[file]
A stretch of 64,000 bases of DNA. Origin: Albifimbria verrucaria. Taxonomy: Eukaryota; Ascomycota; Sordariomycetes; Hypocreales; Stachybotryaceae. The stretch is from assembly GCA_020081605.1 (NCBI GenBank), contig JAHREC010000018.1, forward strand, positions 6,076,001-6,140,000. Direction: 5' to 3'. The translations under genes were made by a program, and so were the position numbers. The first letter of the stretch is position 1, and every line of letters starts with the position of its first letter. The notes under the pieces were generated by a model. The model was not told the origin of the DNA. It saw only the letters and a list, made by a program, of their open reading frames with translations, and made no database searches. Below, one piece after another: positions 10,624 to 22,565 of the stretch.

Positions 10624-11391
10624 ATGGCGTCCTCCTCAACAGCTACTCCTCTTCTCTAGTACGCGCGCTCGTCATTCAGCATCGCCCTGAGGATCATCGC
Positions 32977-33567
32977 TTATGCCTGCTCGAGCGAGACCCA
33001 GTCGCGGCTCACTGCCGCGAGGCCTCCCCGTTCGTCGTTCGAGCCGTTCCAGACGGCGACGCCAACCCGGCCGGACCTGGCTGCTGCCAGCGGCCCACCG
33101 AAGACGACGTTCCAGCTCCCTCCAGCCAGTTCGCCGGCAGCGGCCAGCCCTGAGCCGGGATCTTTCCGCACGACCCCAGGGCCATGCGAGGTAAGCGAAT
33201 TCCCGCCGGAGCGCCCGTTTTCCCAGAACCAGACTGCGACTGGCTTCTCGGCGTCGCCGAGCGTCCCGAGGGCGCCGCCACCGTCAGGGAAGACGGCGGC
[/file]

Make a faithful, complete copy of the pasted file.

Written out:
A stretch of 64,000 bases of DNA. Origin: Albifimbria verrucaria. Taxonomy: Eukaryota; Ascomycota; Sordariomycetes; Hypocreales; Stachybotryaceae. The stretch is from assembly GCA_020081605.1 (NCBI GenBank), contig JAHREC010000018.1, forward strand, positions 6,076,001-6,140,000. Direction: 5' to 3'. The translations under genes were made by a program, and so were the position numbers. The first letter of the stretch is position 1, and every line of letters starts with the position of its first letter. The notes under the pieces were generated by a model. The model was not told the origin of the DNA. It saw only the letters and a list, made by a program, of their open reading frames with translations, and made no database searches. Below, one piece after another: positions 10,624 to 22,565 of the stretch.

Positions 10624-11391
10624 ATGGCGTCCTCCTCAACAGCTACTCCTCTTCTCTAGTACGCGCGCTCGTCATTCAGCATCGCCCTGAGGATCATCGC
Positions 32977-33567
32977 TTATGCCTGCTCGAGCGAGACCCA
33001 GTCGCGGCTCACTGCCGCGAGGCCTCCCCGTTCGTCGTTCGAGCCGTTCCAGACGGCGACGCCAACCCGGCCGGACCTGGCTGCTGCCAGCGGCCCACCG
33101 AAGACGACGTTCCAGCTCCCTCCAGCCAGTTCGCCGGCAGCGGCCAGCCCTGAGCCGGGATCTTTCCGCACGACCCCAGGGCCATGCGAGGTAAGCGAAT
33201 TCCCGCCGGAGCGCCCGTTTTCCCAGAACCAGACTGCGACTGGCTTCTCGGCGTCGCCGAGCGTCCCGAGGGCGCCGCCACCGTCAGGGAAGACGGCGGC